Friday, February 23, 2018

Son Lux - Brighter Wounds Review

One of the most formidable situations a human could endure occurs when personal challenges coincide with external upheaval. Think the birth of your first child right as the future of America crumbles. That's what Ryan Lott, known to most as Son Lux (alongside the now-tenured guitarist Rafiq Bhatia and drummer Ian Chang) has had to tolerate over the past year or so. What'll be the status of his son's future when he, in some small amount, feels responsible for the potential collapse of modern society. As we've seen with Tune-Yards (I can feel you creep), Fever Ray (Plunge), LCD Soundsystem (American Dream), U.S. Girls (In A Poem Unlimited), Jeff Rosenstock (POST-), The World Is A Beautiful Place (Always Foreign), and many more, there has been no shortage of reaction in the Indiesphere towards the global repercussions of 2016's presidential election. Where Brighter Wounds differs from the flock lies in Lott's genuine worry that's as personal as it is embracive.

On the strained opener 'Forty Screams,' Lott wails in a state of dismay. "I had wanted a better world for you," he ushers to his son before iterating that "if I can't bear to see it through, can you?" This, on a song where the future is personified as a dark cloud and the morning cast with a noose around the sun doesn't exactly set Brighter Wounds off on the most hopeful of notes. But that's reality, and Lott wants us to be gripped by that anxiety. This then corresponds Brighter Wounds more so with Son Lux's beaconing work Lanterns than their latest affair; 2015's Bones. Whereas the latter sought to break apart and weaken Electronic instrumentation as a way to visualize the fragility of the human condition, Lanterns cared for a concept concerning itself with the dubious efforts of humanity to save (and eventually fail) themselves. Much like Son Lux's past, the music of Brighter Wounds relies heavily on the tension between organic and mechanical, something the now-composer Lott has had experience toying with through movie soundtracks. Many songs here, like 'Forty Screams' or the ponderous 'Labor,' could be envisioned as complimentary pieces to the bleak lulls in a dramatic film.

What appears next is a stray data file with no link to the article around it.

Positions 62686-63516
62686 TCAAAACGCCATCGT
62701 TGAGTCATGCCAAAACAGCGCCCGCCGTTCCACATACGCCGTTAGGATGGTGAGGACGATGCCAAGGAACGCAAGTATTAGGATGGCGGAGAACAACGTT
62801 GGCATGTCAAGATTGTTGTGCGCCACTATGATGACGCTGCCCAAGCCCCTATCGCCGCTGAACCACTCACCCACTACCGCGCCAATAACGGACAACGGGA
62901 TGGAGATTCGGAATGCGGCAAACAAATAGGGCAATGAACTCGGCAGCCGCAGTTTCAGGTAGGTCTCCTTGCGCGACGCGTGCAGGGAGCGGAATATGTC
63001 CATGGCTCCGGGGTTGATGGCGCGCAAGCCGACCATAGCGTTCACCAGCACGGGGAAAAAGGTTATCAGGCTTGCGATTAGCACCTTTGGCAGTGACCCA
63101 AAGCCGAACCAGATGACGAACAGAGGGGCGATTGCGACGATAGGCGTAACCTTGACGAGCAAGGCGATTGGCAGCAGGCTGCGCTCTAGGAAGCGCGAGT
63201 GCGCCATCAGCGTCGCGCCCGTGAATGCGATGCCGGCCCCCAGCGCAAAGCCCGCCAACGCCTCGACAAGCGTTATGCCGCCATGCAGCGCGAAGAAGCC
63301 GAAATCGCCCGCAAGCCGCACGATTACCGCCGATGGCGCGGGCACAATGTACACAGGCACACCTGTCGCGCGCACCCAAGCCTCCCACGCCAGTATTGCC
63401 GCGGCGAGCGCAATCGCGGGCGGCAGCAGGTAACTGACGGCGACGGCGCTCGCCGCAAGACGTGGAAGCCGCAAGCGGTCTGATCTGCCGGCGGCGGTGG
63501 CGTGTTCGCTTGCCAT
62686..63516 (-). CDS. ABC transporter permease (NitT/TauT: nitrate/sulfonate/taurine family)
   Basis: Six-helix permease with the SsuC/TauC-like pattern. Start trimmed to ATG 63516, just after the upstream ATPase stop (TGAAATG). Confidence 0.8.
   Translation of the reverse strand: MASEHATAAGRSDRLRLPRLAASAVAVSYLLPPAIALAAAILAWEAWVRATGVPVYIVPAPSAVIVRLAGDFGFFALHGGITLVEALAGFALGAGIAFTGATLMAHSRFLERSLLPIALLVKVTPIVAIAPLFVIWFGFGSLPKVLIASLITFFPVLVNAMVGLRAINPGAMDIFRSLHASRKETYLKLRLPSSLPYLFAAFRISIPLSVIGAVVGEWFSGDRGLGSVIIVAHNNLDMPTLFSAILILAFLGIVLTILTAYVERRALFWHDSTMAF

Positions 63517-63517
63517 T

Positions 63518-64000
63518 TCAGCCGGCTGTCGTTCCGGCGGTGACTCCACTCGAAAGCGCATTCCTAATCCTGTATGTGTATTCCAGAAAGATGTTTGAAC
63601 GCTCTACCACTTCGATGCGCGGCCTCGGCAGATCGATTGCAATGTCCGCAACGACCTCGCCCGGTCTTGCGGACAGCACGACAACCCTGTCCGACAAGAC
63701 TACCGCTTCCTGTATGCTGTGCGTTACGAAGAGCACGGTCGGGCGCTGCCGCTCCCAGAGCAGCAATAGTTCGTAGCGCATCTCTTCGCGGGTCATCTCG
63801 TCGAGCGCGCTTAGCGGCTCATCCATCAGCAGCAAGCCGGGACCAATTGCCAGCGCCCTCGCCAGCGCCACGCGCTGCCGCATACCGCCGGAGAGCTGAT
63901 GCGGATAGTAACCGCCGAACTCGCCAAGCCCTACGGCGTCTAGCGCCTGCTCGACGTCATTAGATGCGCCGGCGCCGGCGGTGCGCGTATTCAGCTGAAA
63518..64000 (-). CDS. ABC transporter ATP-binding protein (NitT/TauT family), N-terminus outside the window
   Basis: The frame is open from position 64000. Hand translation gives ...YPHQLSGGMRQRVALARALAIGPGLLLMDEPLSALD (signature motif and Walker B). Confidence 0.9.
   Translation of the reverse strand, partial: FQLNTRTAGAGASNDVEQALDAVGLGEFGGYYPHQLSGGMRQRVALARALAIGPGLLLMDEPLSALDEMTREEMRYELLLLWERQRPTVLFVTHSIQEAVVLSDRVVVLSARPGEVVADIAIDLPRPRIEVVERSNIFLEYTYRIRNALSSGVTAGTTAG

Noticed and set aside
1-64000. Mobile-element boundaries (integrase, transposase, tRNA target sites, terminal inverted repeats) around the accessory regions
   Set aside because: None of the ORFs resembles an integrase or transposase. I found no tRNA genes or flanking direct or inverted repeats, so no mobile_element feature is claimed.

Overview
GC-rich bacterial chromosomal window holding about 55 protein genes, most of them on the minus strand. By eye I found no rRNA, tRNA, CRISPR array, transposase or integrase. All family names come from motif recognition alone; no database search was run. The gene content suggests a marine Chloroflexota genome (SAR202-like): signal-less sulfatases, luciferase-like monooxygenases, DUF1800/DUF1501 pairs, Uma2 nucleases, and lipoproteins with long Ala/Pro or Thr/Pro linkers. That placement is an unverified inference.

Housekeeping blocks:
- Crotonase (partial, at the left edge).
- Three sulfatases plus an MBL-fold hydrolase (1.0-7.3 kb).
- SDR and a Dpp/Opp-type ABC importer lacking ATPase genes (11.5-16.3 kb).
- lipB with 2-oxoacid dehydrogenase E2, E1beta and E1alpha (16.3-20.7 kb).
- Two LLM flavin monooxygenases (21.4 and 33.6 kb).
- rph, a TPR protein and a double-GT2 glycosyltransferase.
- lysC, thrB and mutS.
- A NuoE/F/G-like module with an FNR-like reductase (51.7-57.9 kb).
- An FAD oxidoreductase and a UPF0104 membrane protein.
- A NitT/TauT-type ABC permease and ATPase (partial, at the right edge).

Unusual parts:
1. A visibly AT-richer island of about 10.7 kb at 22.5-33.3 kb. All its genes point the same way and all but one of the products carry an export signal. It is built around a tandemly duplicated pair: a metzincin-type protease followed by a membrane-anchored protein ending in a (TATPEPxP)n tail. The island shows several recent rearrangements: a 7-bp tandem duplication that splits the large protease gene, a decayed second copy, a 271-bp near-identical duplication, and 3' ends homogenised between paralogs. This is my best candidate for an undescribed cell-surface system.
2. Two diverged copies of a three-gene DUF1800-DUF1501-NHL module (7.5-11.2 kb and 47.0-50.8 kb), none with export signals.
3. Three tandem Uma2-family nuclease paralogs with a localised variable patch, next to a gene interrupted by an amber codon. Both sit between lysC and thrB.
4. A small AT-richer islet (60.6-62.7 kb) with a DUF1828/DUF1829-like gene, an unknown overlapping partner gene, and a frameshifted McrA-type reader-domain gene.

That is however to needlessly curtail the successes of Son Lux's production, which has seen constant refinement within Lott's previously-held minimalism. This time around, things get ugly. Much of that can be seen in Chang's phenomenal work on the drums, just one striking improvement over the pair of outtake EP's Stranger Forms and Remedy. The first instance of his determined force can be seen on lead single 'Dream State,' a track that's admittedly quite sterilized with the millennial whoop brought on by acts like Coldplay and Imagine Dragons. However, where Son Lux differs is through sheer power, especially in 'Dream State's' final third as Chang and Bhatia relentlessly compete in a competition of who can pummel the other more, all the while Lott's string set and choir aim to set things right. No other track shows Chang's improvements more than Brighter Wounds' best; 'Surrounded.' It's basically a glorified drum solo, with each companion piece playing second fiddle to the thunderous percussion on full blast. The final climax, all Chang, is a riotous form of self-release as the drums begin to crack, crumble, and detonate around him. 

One side note about 'Surrounded,' Lott wearily proclaims that "I'm not my father's son," which not only plays into the hand of his newborn child, but also acts as a direct callback to when Sufjan Stevens uttered that line with an exhaustive shriek on 'Alcohol,' the grand finale to Sisyphus, his collaborative project with Serengeti and, you guessed it, Son Lux. A must listen for those who've always wanted an Art Pop / Hip-Hop crossover.

Brighter Wounds isn't without criticism though. Apart from a few faceless duds, like 'The Fool You Need' and 'Aquatic,' perhaps the weakest aspect of Son Lux's fifth LP comes in the form of Lott's singing. His shaky falsetto has always been a contentious point for newcomers, one that relies on theatrics over sensibility. Not only does that much remain for Brighter Wounds, it's taken up a notch, which, to me, lessens the personal tragedy unfolding. More often than not it's excessive, as seen on 'Labor' and the Lott-only 'Young,' a track that somehow sounds comparably to Bjork's quivering cry on Utopia. It worked for Lanterns because, at the time of release in 2013, that LP was little more than a fantastical post-apocalyptic concept, not a conceivable look at an all too real future. 

Interestingly enough, both projects (Lanterns and Brighter Wounds) finish with the same perceived hope for humanity. Previously, it was the startling explosion of noise with 'Lanterns Lit,' this time the same effect is achieved at 'Resurrection's' climax. However, much like the final two tracks of U.S. Girls' In A Poem Unlimited, 'Poem' and 'Time,' the swing towards optimism from pessimism feels disingenuous, as if Lott's still not sure we can rise from the ashes. "Watch as the silence and protest fails us" he cries, "can we be this ugly and still have a beautiful life" he contemplates. The future he so fears still hangs in the balance. The wounds may be brighter, but the cure doesn't seem any closer.

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